My.EOU Portal Current Students Faculty/Staff
Joe is a professor of Biology at Eastern Oregon University. He has a Ph.D in Microbiology with an emphasis in Virology and has taught biology at all levels for 16 years. His current research projects include a study of the diatoms at Hot Lake in Union County and DNA studies of relationships between Western Painted Turtle populations.
A Study of Macroinvertebrates and Microbes
The biology project will teach field techniques for collecting and identifying macroinvertebrates (worms, snails, insects, crustaceans, arachnids) and microscopic organisms (bacteria, diatoms, ciliates, rotifers, tardigrades) in the swift and slack waters of the John Day River. The John Day River is undammed along its entire length making it the third longest free-flowing river in the 48 contiguous states of the USA. It provides irrigation for people in the watershed and habitat for diverse species of wildlife.
James is currently a Senior Instructor II of English and Writing at Eastern Oregon University. He received a BA from Carleton College and MFA at Virginia Tech. He is an avid explorer and hiker, and centers much of his fiction, essays and poetry on the landscape of the American West.
Photography and Writing in the Wilderness
The visual storytelling project will introduce students to the landscape, ecosystems, history, culture and region of the John Day River through practical learning of photography and video instruction, the use of modern camera equipment, and learning how to generate multi-modal narratives. Students will have the opportunity to conduct fieldwork through story drafting, visual observation and collection as they embark on a variety of activities in the classroom and the outdoors.
Alan is a Career Technical Education teacher at Arlington High School with 30 years of experience teaching science and CTE courses. He has developed individual programs of study in CTE strands varying from Cosmetology to Natural Resources.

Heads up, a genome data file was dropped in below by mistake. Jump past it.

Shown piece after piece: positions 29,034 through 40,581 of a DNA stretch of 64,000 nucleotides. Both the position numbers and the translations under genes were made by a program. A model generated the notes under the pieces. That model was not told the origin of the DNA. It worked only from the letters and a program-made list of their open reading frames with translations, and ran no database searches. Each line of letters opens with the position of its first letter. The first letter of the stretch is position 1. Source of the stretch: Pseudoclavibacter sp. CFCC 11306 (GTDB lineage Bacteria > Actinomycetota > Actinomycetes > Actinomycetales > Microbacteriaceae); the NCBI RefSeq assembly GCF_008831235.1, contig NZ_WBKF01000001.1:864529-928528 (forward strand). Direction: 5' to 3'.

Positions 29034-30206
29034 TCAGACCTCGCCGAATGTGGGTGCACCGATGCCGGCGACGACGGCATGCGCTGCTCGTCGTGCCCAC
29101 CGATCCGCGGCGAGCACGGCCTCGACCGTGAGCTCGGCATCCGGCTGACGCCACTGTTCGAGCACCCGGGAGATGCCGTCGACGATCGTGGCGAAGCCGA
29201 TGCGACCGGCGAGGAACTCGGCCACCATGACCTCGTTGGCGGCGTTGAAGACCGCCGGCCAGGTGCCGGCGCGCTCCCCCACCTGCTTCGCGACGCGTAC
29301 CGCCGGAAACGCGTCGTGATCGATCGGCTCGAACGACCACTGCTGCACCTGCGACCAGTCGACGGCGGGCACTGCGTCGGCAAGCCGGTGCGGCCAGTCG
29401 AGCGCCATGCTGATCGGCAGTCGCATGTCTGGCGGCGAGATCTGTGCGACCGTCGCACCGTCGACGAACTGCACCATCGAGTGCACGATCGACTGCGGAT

Engineering Solar Solutions
The energy project plans a solution to a real-world problem from start to finish using renewable energy technology to meet today’s needs. They design and build solutions to answer questions such as how to charge personal devices or collect data with electronics when you are off the grid. The project runs through the phases of design, fabrication, and marketing of the apparatus. Experience with building is appreciated but not required. Students will receive on-the-job training in all aspects of the project fabrication.
Julie came to northeast Oregon in 1999 after having grown up in the suburbs of west coast cities in California, Washington, Oregon and Idaho. An opportunity during college allowed her to spend a summer taking a wilderness field studies course in Alaska and started her on a path that led first to a career in natural resources and later ignited a passion for applied learning and for understanding both the beauty and complexity of America’s rural and remote communities. Over time, her desire to support rural communities has brought her career into the realm of community development related to education, local food systems and workforce needs.
She earned a B.S. in Zoology from University of Idaho and a Masters in Education from Eastern Oregon University. Having lived, worked, and raised children in eastern Oregon for over 20 years, Julie is passionate about this place and all that the region provides to those who live here, those who pass through, and even those who never get the chance to see it.